As it is Thursday,
here are some  for Throwback Thursday

Monday 25 May 2015

A weekend of births and babies

The last week has been one filled with new births, babes and new beginnings.

So, I will start with a sort of,
not quite expected,
yet not totally unexpected birth.

 After the fire to our barn, our female Sarplaninac Lucy came into heat.
Having just lost most of the litter of pups we had at that time in the fire,
I was not really ready for another litter.
I debated and uhmmed and aah-ed and calculated days,
deciding if I should breed Lucy or not.
I eventually had placed her in with Vuk, and saw her bred,
however her heat was nearly over so was not sure if she had "caught".

As time progressed I could see that she started to fill out.
A few weeks back she suddenly filled up with milk, but it being way to soon to whelp.
All the milk stopped, she dried up and she stopped growing as such.
I assumed perhaps a false pregnancy.
She was still heavy, so on Friday last week, I  started thinking that perhaps something went wrong with the pregnancy, I decided to wait and see until after the weekend.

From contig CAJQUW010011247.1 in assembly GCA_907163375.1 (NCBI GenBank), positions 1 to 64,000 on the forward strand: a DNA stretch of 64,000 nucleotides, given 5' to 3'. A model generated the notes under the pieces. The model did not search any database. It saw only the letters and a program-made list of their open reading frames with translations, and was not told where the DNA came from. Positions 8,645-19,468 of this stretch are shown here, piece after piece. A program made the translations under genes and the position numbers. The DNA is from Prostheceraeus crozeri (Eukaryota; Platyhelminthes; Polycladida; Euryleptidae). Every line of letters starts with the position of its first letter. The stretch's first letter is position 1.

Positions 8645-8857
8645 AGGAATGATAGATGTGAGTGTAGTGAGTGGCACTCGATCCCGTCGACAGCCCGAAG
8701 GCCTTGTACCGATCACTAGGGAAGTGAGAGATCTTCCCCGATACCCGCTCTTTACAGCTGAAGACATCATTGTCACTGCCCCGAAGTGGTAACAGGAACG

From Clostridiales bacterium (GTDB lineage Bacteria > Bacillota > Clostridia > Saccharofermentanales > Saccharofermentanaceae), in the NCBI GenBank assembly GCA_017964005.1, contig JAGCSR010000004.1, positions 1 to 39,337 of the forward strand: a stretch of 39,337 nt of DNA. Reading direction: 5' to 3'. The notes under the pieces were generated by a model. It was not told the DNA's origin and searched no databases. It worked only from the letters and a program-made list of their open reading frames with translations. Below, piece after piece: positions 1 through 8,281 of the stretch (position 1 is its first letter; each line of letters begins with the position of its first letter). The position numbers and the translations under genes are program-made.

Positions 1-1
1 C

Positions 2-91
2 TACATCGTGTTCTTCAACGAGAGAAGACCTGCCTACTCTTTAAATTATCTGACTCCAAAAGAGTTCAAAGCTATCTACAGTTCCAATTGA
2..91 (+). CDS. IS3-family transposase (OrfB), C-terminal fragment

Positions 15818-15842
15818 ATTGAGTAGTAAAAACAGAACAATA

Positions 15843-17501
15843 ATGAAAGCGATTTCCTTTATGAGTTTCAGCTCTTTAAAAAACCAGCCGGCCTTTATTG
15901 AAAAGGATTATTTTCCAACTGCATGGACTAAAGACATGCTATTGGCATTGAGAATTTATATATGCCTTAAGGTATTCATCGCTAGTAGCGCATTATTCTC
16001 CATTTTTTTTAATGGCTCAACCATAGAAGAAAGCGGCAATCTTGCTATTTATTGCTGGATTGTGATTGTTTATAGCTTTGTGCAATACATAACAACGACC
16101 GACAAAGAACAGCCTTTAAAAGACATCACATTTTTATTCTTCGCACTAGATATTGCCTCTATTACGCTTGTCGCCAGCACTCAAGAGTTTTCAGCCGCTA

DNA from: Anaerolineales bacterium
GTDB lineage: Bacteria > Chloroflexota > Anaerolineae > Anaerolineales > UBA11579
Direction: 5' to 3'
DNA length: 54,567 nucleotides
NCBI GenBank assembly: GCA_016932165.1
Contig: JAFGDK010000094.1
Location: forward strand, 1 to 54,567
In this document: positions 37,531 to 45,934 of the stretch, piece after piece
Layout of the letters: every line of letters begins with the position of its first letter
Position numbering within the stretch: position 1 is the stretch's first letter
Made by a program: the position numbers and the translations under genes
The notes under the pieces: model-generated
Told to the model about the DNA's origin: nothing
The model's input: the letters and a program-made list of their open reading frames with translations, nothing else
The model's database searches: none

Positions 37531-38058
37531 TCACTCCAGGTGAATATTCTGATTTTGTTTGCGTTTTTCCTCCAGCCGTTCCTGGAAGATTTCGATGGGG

The female was not in distress and did not show any signs of an imminent birth.

Low and behold, on Saturday morning , she has whelped.
We  now have a lovely litter of 6 babies.
We have 4 boys and 2 girls.
Born almost exactly on the same day, as her first litter from Vuk last year.

If anyone is looking for a robust LGD,
or a home and family guardian, we have some pups available.

The next announcement on my births and babes
is to wish the first litter of pups from Vuk and Lucy,
a happy first birthday.

Here is birthday girl Shara,
looking lovely as always.

Our second lambing time is also in full swing, with new lambs popping out daily.
We are expecting about 25-30 to lamb now.

The lambs from March, are getting pretty big.

Calving is going (too) slow, all the calves are healthy and happy,
we still have a few to go before we are done.

As for new beginnings:
 the builders have been working on our barn now for one week,
here is what they have done:
pulled out the old posts,
hydrovac-ed the gravel out of the old holes,
placed the new posts,